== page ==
An investigation by El Faro has revealed that the head of El Salvador's penitentiary system likely used his position to ensure favorable treatment for his incarcerated brother-in-law, as thousands of inmates who aren't so well-connected languish in the country's overpopulated, poorly run prisons.
According to El Faro, the brother-in-law of Nelson Rauda Portillo, the Director of the General Office of Penal Centers (DGCP), began serving a six-year sentence for drug possession in April of 2010. (El Faro did not reveal his name for security reasons.) Just two years later, he has already moved to the "Trusted Stage," during which prisoners are given privileges such as commuted sentences and exit permits, the online media source says.
While legally all prisoners are eligible, in practice the stage only applies to a privileged few, especially with regards to male inmates: out of the 24,353 men incarcerated as of November 26, only 374 had reached the "Trusted Stage," El Faro says. It's not illegal for Rauda's brother-in-law to have already been granted this privilege without completing even half his sentence, but the anonymous official sources consulted by El Faro all agreed that it would be impossible without some special maneuvering.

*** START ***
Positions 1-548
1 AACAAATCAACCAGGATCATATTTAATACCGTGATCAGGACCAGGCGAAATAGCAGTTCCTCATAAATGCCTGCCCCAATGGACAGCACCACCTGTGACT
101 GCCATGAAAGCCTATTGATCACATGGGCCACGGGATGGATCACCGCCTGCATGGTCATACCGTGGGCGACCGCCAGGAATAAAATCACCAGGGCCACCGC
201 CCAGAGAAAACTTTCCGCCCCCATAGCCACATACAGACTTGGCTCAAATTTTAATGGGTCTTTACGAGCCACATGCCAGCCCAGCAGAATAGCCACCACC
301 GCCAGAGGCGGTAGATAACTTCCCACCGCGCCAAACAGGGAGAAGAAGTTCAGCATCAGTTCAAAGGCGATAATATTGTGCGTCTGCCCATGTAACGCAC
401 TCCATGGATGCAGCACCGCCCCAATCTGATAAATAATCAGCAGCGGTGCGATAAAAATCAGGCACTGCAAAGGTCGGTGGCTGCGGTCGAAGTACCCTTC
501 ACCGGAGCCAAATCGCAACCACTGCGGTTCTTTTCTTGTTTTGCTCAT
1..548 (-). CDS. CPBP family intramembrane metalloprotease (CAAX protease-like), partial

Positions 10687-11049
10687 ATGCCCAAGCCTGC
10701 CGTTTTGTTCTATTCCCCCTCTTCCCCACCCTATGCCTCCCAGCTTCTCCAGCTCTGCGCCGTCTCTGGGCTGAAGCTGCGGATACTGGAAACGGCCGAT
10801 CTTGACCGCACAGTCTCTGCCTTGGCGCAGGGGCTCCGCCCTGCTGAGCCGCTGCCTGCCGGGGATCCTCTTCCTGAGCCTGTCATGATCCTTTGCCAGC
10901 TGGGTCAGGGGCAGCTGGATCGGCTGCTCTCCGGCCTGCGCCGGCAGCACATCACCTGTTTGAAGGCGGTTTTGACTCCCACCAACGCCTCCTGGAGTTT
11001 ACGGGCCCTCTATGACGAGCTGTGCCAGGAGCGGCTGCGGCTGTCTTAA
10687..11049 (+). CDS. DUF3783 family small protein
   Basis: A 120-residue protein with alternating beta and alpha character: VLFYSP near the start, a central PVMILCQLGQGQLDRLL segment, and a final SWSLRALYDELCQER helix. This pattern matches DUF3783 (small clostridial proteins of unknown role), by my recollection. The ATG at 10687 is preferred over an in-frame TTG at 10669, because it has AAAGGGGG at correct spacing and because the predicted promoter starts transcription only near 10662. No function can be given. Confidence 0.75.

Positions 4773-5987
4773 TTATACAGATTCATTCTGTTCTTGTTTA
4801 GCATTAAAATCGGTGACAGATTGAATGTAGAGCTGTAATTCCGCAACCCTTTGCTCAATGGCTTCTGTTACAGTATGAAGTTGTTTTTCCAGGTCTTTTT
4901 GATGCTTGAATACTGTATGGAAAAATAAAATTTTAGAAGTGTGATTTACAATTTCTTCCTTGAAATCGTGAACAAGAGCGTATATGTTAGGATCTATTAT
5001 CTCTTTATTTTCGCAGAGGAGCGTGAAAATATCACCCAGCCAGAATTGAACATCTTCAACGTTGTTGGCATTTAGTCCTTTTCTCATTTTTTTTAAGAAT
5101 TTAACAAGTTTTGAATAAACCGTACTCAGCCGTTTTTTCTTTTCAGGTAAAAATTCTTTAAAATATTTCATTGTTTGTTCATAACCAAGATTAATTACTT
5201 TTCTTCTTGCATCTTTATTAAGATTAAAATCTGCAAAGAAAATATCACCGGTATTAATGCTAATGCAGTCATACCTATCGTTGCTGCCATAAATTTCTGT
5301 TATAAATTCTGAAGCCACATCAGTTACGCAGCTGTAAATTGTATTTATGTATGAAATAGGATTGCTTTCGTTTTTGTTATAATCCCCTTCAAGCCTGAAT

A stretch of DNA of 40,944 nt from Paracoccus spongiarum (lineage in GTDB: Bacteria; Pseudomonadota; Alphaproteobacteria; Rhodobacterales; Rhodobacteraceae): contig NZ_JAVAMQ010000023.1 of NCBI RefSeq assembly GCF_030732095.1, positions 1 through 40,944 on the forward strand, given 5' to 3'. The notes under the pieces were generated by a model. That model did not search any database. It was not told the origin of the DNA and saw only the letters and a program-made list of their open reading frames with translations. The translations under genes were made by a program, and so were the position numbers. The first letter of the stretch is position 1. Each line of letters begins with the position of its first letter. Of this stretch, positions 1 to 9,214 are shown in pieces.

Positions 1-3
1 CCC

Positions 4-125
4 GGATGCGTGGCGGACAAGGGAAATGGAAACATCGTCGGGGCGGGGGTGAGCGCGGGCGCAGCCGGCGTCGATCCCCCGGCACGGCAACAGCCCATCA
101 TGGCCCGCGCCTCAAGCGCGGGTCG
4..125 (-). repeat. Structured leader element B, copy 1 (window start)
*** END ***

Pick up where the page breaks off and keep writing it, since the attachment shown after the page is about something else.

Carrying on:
InSight Crime Analysis
The real issue is not so much Rauda's brother-in-law's favorable treatment in and of itself -- which, while unfair, does not appear to have violated any laws -- but rather the chaotic, arbitrary nature of El Salvador's penal system. The violence and high degree of gang control in Latin America's most overcrowded prison system are well-documented, but the heart of the problem is the failure of the country's penal and judicial institutions to deal fairly with all their inmates.
El Salvador's constitution, for instance, stipulates that prisoners must be regularly evaluated in order to punish bad behavior and reward good behavior, with rehabilitation as the end goal. Inmates are supposed to be evaluated every six months by DGCP "technical teams" made up of psychologists, doctors, lawyers, and other qualified professionals, who then pass their recommendations on to regional criminological councils.
In practice however, officials from the government's Ombudsman for Human Rights (PDDH) say that corruption is high within the DGCP, that the process is implemented arbitrarily, and that thousands of prisoners go years without receiving evaluations.